I spend considerable time during the semester focusing on the contributions of girl groups who were active during the late 1950s and throughout the 1960s. In class we will discuss the more successful groups: the Shirelles, the Chiffons, the Marvelettes, the Shangri-Las, the Ronettes, and of course the Supremes. When we look at clips of their live performances, I ask them to think of these groups as contestants on American Idol or The Voice. On a scale of 1-10, with 10 being the highest, how do you rate a particular act? What were the strong elements of their performance? What was lacking? What were the intra-group dynamics? What made these particular groups stand out? How did they become more than a one-hit wonder? This leads to more discussions on the attributes needed to succeed and survive in the music industry. We focus on the importance of working with a label that promoted your work, a producer who understood your abilities, and a songwriting team that provided material appropriate to your sound and image. The essay assignment, “The Legacy of the Girl Groups,” is basically a search and recover quest. Students choose one of the groups that we discuss in class and then pick two lesser known groups from a provided list. They search critical scholarship, encyclopedias, magazines, newspapers, and web sites for any information they can find about their particular groups. Oftentimes, they are confronted with conflicting details, which forces them to assess their sources and who they find the most trustworthy. The assignment also makes them aware that girl groups came from every region of the United States and from large and small towns.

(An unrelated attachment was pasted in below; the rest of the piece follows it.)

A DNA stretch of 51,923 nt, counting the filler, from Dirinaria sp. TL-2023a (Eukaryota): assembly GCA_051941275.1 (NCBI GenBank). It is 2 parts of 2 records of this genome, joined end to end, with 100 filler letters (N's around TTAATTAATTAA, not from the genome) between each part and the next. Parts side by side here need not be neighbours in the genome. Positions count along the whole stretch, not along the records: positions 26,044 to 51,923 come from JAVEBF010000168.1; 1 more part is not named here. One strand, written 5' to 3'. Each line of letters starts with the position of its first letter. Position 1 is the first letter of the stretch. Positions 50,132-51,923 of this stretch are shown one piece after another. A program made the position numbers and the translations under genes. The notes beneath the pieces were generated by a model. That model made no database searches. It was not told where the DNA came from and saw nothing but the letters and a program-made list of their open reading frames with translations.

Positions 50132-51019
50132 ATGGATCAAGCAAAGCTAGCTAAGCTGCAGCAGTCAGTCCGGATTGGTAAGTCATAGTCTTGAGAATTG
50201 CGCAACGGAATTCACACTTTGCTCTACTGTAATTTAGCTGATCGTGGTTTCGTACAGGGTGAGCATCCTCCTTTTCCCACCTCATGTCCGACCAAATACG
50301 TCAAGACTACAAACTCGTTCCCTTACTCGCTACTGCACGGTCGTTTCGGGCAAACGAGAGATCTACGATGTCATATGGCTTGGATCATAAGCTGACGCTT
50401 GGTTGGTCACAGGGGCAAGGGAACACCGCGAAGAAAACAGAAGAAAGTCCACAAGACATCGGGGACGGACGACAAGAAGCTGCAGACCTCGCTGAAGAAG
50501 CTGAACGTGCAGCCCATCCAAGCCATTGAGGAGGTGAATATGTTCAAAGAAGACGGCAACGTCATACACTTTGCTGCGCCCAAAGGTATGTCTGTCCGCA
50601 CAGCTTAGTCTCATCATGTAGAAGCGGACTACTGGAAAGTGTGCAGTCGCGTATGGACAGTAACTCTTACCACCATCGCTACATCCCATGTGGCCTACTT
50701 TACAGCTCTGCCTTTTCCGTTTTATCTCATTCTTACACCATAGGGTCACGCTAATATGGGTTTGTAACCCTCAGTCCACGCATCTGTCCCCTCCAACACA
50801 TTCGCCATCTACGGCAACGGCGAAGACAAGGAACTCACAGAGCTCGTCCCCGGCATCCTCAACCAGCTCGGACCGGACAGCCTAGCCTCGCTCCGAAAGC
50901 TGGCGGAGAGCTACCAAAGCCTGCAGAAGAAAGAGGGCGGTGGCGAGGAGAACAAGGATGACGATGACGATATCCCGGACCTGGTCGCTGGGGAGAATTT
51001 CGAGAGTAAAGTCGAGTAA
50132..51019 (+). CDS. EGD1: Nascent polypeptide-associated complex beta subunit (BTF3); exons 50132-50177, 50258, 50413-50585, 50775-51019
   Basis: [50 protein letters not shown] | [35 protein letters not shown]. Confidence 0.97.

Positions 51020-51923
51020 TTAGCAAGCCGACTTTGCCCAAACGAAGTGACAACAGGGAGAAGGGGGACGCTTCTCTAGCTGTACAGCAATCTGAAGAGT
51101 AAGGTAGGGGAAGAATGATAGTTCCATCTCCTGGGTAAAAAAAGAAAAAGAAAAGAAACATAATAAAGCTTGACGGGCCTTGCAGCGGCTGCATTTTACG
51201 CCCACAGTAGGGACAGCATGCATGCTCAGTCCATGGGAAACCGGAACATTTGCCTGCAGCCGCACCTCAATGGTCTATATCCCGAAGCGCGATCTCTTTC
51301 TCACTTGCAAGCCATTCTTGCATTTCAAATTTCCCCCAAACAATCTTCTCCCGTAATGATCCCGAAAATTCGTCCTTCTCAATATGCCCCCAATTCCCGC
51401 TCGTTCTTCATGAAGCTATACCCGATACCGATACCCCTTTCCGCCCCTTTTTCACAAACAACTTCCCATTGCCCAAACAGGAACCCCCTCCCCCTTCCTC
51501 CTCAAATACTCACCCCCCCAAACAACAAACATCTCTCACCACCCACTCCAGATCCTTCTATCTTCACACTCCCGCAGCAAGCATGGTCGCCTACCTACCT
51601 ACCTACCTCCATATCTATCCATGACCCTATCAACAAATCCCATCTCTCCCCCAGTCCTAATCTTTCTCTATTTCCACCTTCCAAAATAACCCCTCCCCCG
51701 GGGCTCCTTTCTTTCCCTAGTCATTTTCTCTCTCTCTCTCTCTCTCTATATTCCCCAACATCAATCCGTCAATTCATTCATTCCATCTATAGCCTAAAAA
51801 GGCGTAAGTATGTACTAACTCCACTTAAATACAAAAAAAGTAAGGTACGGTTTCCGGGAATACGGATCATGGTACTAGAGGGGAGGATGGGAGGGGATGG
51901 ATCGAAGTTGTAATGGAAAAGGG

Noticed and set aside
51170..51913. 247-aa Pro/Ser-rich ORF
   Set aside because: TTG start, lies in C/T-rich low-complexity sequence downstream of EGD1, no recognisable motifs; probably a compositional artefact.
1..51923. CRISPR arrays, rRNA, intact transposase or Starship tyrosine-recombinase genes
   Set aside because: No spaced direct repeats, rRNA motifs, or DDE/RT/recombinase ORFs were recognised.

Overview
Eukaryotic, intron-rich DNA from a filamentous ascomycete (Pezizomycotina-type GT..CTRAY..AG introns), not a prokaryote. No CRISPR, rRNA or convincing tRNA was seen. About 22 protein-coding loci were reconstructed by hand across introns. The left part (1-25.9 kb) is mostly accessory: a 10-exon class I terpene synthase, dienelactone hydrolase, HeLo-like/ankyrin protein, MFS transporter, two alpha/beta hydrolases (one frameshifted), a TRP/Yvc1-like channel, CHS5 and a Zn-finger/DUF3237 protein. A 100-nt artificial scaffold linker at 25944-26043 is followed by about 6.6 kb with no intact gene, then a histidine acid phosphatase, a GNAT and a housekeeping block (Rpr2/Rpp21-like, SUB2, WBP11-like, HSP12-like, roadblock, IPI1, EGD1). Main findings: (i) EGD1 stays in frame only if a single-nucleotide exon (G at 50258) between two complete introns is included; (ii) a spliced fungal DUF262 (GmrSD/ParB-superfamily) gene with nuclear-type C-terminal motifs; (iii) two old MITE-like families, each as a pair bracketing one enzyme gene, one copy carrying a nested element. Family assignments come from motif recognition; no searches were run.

How women gained control of their careers is a further theme of inquiry. We look at artists such as Eartha Kitt, Suzi Quatro, Chrissie Hynde, and Donna Summer who went to Europe to build their career. Why were particular British or European music scenes more open to them than ones in America? How did they use their success abroad to launch a tour or promote an album at home? With artists such as Madonna, Joan Jett, and Ani DeFranco we investigate their creation of their own record labels and what artistic freedom that gave them in the studio and in the various media outlets and venues where their music was heard. In our conversations on country music we talk about Loretta Lynn’s songwriting and how her frank discussions on women’s lives and opportunities caused country radio to ban airplay of several songs. We look at how her music spoke to and for women who attended her concerts. We have similar conversations about Joni Mitchell’s Blue and Carole King’s Tapestry. Through the listening of these two albums, women realized that they were experiencing similar emotions and situations. They were not alone in the world. We then connect these albums to examples from current artists. Students realize that contemporary artists have not invented a particular theme or emotion, but are contributing to an ever-evolving discussion on culture and society.
Donna S. Parsons is a lecturer in Honors and Music at the University of Iowa where she teaches courses on popular music and British literature. She has appeared as a featured guest on Iowa Public Radio and was an invited speaker at the “Tomorrow Never Knows: The Beatles in Text and Image: Materiality and Meaning Symposium” held at the University of Pennsylvania in spring 2014. Her book project, The Beatles: Fandom, Fervor & the Cultivation of a Legend, analyzes the manifestation of fandom from the rise of Beatlemania through the death of John Lennon. She is the 2013 recipient of the Outstanding Honors Teaching Award.
We are always accepting submissions to our Popular Music Pedagogy Series. Please refer to our submission guidelines for more details. If you have any questions about the Pedagogy Series, please email Victor Szabo at firstname.lastname@example.org.